[Spencer Daily Reporter nameplate] Fair ~ 46°F  
High: 69°F ~ Low: 41°F
Saturday, Oct. 25, 2014

'I was hungry, and the blowtorch was just sitting there'

Saturday, October 13, 2012

A friend of mine posted this news story from my hometown newspaper:

"After torched squirrel ignites Holland Township fire, authorities recall other weird fire causes."

Okay, there are several ways to break down this story, from the headline alone.

I'm going to start with, "torched squirrel ignites Holland Township fire."

My first thought was, "some poor squirrel found himself on fire and ran into a home in a moment of utter panic."

Nope.

The story begins, "A Holland Township man who used a propane torch Wednesday, Oct. 10, to remove a squirrel's fur ignited a fire that destroyed eight apartments ..."

Now, this poor squirrel has changed from an overwhelmed rodent into a victim of hate crime, for no reason whatsoever.

Wrong again. Further down the page, I read, "The Holland Township man, whose name wasn't released, was preparing lunch ..."

Now this squirrel, bless its little acorn-munching heart, was just a victim of run-of-the-mill stupidity.

I've never gone hunting myself, but I'm still pretty sure the best way to clean a kill does not involve a propane blowtorch. Also, I can't say I've ever met anyone in the town who has actually considered shooting a squirrel for anything more than adolescent, .22 target practice.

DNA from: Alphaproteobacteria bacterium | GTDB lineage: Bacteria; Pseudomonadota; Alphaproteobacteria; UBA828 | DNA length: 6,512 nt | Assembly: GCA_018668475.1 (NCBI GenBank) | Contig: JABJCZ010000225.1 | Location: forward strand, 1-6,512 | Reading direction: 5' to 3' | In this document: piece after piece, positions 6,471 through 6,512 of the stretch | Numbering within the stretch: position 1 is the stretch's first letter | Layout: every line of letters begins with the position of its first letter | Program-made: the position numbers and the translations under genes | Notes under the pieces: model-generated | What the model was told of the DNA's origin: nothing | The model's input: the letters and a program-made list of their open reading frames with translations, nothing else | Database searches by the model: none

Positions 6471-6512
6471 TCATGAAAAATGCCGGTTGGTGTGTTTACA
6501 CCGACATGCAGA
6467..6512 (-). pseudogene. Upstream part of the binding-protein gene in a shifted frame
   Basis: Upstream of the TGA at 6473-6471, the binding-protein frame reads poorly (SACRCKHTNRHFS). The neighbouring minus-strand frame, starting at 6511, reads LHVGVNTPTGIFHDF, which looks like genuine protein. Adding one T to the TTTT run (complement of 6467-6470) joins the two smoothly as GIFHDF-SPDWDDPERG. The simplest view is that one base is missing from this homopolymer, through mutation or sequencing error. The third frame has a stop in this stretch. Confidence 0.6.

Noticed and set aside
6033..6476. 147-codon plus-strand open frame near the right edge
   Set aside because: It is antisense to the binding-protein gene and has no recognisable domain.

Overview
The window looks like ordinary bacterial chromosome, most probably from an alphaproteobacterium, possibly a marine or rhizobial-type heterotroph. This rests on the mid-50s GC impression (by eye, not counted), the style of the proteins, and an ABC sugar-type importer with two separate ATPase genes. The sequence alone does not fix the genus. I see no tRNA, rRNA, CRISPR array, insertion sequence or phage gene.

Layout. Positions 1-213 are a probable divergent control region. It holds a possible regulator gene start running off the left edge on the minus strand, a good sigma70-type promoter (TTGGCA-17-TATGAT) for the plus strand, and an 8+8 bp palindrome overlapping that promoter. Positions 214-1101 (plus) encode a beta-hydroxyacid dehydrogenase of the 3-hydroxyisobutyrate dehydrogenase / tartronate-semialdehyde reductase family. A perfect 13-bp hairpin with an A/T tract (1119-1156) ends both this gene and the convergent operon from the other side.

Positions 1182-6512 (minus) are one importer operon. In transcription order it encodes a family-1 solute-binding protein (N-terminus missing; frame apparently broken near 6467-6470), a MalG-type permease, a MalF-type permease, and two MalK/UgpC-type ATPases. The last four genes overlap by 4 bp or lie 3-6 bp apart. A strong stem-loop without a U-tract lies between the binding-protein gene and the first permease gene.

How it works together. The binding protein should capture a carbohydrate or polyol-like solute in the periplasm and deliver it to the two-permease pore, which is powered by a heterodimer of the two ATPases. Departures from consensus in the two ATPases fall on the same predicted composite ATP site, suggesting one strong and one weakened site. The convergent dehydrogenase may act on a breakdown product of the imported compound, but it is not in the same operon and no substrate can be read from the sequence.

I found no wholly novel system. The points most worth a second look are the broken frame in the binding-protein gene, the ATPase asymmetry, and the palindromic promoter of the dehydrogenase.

At least he had the mind to light the critter up outside. On his deck. With nothing but third-floor kindling to surround him.

But, that damage is done. The second half of the headline is almost as astounding as the first.

"... authorities recall other weird fire causes."

I kid you not:

- "One man tried to kill cockroaches with gasoline ... 'he lit a cigarette.'"

- "A Jamestown Township house was destroyed when the homeowner put a flare in a mole hole that went under an enclosed deck. It sparked, and the ground caught on fire. The fire spread to the house, which eventually was engulfed in flames."

- "... a laboratory worker who brought alcohol home. He poured it in a bowl and lit it to heat the garage. The burning alcohol did not emit a visible flame. The man thought it was out when the burning alcohol spilled, causing serious injuries as well as damage to the house."

As we get further into the colder weather and, subsequently, hunting season, let's remember to use a little common sense. Your house will thank you.



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Kate Padilla
Tidbits